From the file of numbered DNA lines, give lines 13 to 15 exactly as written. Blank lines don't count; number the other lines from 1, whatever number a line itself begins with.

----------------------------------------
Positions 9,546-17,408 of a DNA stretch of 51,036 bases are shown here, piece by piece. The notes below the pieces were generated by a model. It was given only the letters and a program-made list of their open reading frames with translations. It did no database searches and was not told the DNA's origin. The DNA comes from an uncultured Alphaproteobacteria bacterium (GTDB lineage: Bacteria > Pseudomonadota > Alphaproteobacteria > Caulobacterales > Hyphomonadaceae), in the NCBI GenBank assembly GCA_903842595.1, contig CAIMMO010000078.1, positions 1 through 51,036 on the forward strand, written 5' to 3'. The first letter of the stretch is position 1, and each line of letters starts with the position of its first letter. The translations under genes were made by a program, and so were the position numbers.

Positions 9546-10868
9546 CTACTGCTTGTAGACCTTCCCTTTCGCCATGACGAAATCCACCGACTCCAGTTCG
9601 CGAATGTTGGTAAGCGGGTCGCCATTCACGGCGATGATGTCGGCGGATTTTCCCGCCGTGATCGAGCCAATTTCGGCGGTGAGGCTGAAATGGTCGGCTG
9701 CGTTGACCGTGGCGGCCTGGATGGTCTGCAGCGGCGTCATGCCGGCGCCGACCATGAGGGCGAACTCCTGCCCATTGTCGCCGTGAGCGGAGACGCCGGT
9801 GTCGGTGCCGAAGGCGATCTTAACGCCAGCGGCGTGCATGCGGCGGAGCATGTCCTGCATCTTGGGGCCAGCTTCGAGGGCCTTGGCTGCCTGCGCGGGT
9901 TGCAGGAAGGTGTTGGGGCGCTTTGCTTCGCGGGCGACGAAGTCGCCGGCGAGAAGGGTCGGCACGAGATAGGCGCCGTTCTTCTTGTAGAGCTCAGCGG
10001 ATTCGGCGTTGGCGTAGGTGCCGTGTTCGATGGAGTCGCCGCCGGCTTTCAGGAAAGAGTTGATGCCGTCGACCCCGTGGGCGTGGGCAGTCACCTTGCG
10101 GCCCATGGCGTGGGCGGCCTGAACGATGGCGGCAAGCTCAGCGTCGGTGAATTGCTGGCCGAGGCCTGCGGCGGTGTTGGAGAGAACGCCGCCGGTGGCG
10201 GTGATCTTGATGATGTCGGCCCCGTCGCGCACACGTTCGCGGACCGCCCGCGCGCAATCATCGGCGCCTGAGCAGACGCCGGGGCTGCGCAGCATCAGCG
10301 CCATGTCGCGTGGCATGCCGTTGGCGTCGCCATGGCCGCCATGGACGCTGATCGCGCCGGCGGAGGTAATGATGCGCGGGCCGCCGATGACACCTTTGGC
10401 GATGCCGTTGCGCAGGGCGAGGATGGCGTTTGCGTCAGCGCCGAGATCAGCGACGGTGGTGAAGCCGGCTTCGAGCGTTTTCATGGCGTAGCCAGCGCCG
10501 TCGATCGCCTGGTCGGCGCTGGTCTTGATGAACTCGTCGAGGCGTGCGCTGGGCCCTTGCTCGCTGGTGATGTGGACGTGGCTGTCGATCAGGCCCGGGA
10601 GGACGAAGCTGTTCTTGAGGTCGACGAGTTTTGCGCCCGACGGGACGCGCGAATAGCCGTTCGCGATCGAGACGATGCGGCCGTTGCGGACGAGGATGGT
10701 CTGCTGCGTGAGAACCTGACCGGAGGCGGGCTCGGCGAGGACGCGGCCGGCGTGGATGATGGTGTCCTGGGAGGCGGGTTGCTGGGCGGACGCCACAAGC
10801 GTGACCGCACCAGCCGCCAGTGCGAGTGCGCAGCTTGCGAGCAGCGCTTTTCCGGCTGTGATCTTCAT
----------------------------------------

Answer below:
10501 TCGATCGCCTGGTCGGCGCTGGTCTTGATGAACTCGTCGAGGCGTGCGCTGGGCCCTTGCTCGCTGGTGATGTGGACGTGGCTGTCGATCAGGCCCGGGA
10601 GGACGAAGCTGTTCTTGAGGTCGACGAGTTTTGCGCCCGACGGGACGCGCGAATAGCCGTTCGCGATCGAGACGATGCGGCCGTTGCGGACGAGGATGGT
10701 CTGCTGCGTGAGAACCTGACCGGAGGCGGGCTCGGCGAGGACGCGGCCGGCGTGGATGATGGTGTCCTGGGAGGCGGGTTGCTGGGCGGACGCCACAAGC